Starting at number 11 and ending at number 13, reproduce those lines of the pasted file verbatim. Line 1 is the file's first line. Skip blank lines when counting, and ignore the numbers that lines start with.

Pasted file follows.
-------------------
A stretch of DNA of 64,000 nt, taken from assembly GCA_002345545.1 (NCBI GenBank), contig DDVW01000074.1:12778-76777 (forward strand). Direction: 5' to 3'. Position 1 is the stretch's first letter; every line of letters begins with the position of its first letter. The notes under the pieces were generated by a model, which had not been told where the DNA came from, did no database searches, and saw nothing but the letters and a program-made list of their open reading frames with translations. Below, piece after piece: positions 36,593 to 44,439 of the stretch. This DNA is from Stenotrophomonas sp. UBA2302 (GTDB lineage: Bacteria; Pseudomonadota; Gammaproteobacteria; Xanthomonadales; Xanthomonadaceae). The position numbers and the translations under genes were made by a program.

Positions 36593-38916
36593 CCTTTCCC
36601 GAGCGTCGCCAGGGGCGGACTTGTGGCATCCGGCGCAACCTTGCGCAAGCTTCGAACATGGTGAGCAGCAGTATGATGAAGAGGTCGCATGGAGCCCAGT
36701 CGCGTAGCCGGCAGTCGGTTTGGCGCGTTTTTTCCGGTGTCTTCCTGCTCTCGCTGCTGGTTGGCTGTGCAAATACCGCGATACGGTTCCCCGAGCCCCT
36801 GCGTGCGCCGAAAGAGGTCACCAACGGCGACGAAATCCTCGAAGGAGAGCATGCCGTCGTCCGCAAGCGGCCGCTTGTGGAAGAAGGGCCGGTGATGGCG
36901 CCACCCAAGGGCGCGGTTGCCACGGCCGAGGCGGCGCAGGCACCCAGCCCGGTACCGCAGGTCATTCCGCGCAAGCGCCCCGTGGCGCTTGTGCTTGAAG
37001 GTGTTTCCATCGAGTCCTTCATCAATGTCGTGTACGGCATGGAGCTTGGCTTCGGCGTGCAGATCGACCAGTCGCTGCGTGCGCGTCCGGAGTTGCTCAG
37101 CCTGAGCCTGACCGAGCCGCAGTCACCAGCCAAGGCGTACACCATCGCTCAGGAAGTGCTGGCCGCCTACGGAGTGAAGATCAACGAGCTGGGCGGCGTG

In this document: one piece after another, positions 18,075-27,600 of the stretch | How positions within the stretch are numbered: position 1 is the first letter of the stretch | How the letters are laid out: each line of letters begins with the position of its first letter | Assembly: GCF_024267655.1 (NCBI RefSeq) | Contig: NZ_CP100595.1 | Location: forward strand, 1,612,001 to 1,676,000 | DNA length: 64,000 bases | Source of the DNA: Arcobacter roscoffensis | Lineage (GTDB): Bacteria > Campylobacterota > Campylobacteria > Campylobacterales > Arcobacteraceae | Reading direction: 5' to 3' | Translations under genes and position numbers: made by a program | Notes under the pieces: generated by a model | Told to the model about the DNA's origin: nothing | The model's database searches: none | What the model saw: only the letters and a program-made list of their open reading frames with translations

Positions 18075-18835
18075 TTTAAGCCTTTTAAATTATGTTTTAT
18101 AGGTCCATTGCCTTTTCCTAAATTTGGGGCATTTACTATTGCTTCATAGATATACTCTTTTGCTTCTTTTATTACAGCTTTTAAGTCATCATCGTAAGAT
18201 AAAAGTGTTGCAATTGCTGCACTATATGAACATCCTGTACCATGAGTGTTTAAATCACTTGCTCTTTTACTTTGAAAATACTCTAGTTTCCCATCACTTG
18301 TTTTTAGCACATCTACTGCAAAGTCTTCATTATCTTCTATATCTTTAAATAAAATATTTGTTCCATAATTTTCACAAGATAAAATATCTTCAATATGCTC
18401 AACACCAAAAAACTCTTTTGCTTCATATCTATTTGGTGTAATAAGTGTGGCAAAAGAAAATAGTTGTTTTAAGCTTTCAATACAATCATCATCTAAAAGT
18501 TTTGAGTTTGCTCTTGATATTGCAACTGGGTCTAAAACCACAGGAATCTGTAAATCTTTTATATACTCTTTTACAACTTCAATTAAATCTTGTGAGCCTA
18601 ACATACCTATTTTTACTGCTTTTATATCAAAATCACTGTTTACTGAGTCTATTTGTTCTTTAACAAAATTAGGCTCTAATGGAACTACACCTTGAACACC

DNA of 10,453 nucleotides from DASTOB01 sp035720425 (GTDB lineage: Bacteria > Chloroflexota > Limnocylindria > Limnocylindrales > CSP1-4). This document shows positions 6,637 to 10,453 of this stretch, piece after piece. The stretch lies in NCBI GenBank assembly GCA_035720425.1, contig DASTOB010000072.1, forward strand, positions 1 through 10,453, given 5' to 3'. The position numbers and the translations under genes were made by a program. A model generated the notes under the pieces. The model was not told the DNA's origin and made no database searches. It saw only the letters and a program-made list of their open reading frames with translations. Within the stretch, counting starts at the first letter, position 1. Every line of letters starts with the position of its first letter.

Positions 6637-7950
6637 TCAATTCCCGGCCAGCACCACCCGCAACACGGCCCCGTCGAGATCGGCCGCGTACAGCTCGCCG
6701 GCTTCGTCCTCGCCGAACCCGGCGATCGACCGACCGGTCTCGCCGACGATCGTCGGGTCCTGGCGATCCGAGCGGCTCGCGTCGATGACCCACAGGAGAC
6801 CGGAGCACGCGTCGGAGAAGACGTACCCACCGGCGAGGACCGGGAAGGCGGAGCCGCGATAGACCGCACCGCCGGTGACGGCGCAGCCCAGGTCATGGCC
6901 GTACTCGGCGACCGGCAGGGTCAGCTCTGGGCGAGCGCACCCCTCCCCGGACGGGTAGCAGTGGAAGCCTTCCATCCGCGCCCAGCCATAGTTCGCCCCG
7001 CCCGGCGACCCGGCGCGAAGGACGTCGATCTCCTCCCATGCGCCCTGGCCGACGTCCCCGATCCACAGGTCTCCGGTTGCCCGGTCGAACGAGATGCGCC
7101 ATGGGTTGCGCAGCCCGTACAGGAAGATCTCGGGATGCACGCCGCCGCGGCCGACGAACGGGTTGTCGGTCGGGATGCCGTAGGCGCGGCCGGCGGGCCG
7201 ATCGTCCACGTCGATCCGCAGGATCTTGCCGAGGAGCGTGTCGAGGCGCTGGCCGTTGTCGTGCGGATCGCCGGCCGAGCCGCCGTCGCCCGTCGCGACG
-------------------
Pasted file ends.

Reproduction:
Positions 18075-18835
18075 TTTAAGCCTTTTAAATTATGTTTTAT
18101 AGGTCCATTGCCTTTTCCTAAATTTGGGGCATTTACTATTGCTTCATAGATATACTCTTTTGCTTCTTTTATTACAGCTTTTAAGTCATCATCGTAAGAT